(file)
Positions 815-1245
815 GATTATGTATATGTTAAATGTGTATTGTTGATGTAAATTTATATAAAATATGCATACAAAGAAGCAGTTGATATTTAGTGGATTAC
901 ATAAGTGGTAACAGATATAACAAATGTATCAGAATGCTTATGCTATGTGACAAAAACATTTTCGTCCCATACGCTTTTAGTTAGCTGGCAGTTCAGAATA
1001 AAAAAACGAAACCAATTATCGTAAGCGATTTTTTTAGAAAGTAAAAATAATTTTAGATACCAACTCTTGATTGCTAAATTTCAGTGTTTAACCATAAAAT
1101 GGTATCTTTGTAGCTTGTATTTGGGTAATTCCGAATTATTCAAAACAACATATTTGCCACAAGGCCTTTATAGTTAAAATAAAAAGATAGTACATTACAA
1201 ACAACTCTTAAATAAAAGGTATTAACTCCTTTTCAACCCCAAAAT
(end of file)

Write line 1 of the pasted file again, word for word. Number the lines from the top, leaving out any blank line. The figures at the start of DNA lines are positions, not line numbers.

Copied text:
Positions 815-1245